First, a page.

The IoT world is all about sensing, and no sense is more important or empowering than vision. We humans rely on our sight to understand the world around us more than any other source of information, and it’s likely that the same will be true for our intelligent machines. From automotive applications like ADAS to drones to factory automation, giving our systems the ability to “see” brings capabilities that are difficult or even impossible to achieve in any other way.
But vision is one of the most challenging computational problems of our era. High-resolution cameras generate massive amounts of data, and processing that information in real time requires enormous computing power. Even the fastest conventional processors are not up to the task, and some kind of hardware acceleration is mandatory at the edge. Hardware acceleration options are limited, however. GPUs require too much power for most edge applications, and custom ASICs or dedicated ASSPs are horrifically expensive to create and don’t have the flexibility to keep up with changing requirements and algorithms.
That makes hardware acceleration via FPGA fabric just about the only viable option. And it makes SoC devices with embedded FPGA fabric – such as Xilinx Zynq and Altera SoC FPGAs – absolutely the solutions of choice. These devices bring the benefits of single-chip integration, ultra-low latency and high bandwidth between the conventional processors and the FPGA fabric, and low power consumption to the embedded vision space.
Unfortunately, they also typically bring the requirement of an engineering team with FPGA design expertise. Developing the accelerators for vision algorithms is a non-trivial task, and the accelerator part is typically created using a hardware description language such as Verilog or VHDL, driving a design flow with RTL simulation, synthesis, place and route, and timing closure. In addition to requiring a qualified engineering team with specialized expertise, this can add months to the development cycle.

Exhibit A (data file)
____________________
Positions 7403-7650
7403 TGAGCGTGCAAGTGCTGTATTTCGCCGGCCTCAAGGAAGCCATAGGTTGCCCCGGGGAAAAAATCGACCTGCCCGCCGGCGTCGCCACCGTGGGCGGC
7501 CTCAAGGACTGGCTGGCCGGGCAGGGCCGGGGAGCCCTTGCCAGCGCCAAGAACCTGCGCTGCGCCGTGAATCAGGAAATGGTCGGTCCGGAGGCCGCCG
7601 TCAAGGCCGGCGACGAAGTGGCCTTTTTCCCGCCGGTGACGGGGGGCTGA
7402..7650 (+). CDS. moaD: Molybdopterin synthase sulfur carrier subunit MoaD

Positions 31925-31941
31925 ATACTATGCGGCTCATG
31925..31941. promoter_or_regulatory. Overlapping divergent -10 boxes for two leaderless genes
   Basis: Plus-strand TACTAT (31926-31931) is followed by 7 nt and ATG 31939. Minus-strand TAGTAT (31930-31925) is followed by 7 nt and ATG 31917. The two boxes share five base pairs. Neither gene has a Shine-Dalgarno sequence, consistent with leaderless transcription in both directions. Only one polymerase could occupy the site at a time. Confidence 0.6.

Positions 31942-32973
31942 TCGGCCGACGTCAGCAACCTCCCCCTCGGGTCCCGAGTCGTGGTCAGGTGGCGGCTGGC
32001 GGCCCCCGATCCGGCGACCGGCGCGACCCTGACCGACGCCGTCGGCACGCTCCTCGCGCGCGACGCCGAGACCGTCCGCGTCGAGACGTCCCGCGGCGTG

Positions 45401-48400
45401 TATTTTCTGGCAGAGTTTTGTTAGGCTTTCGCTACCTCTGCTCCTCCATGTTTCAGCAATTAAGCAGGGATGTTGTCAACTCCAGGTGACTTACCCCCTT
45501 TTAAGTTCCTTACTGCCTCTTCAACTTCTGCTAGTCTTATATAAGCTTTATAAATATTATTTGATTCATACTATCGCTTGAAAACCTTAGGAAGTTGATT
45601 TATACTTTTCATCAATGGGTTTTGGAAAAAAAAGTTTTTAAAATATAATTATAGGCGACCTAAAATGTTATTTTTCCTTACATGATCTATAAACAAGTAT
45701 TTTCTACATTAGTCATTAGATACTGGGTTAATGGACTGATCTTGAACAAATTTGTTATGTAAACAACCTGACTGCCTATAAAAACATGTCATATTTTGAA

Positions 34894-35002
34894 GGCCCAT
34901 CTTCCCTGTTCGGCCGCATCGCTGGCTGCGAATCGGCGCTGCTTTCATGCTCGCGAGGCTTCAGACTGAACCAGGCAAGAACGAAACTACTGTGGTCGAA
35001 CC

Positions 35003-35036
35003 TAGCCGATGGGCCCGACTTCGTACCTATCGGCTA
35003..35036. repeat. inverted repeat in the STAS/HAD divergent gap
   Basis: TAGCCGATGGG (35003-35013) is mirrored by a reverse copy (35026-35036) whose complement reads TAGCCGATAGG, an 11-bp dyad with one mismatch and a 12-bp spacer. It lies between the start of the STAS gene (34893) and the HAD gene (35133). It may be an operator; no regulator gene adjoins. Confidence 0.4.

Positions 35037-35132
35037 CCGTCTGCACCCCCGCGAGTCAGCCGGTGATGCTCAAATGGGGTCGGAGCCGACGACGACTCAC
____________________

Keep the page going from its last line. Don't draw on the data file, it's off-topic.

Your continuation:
The problem is just getting worse. Now, AI technologies such as neural networks are being increasingly used for the complex and fuzzy pattern recognition part of vision systems. Neural networks have two distinct modes of operation. “Training” – which is done once on a large sample data set, typically in a data center environment – requires heaping helpings of floating-point computation. Your vision algorithm may be shown millions of pictures of cats, so that it can later automatically recognize cats in video streams. Training sets and tunes the coefficients that will be used in the later “Inference” phase. “Inference” is the in-the-field portion of the neural network. During inference, you want your autonomous mouse to be able to recognize cats as quickly and accurately as possible, engaging its “fight or flight” mode.
Inference is done at the edge of the IoT, or as close to it as possible. You don’t have time for massive amounts of image data to be uploaded to the cloud and processed, delivering a “Hey, that thing you’re looking at is a CAT!” conclusion about 100ms after the limbs are torn from your robotic device. Inference, therefore is typically done with fixed-point (8-bit or less) precision in the IoT edge device itself – minimizing latency and power consumption while maximizing performance.
This “training” vs “inference” model is very convenient for the companies who make FPGAs and hybrid SoC/FPGA devices. FPGAs are really good at high-speed, low-precision computation. It’s, interestingly, doubly convenient for Xilinx, whose FPGAs and SoCs differ from archrival Intel (Altera) in that Intel’s devices support hardware floating-point (good for training) supposedly at the expense of some performance in the fixed-point domain (good for inference). Xilinx is apparently more than willing to let Intel duke it out with GPUs for the training sockets, while Xilinx focuses advantages on the much-more-lucrative inference sockets.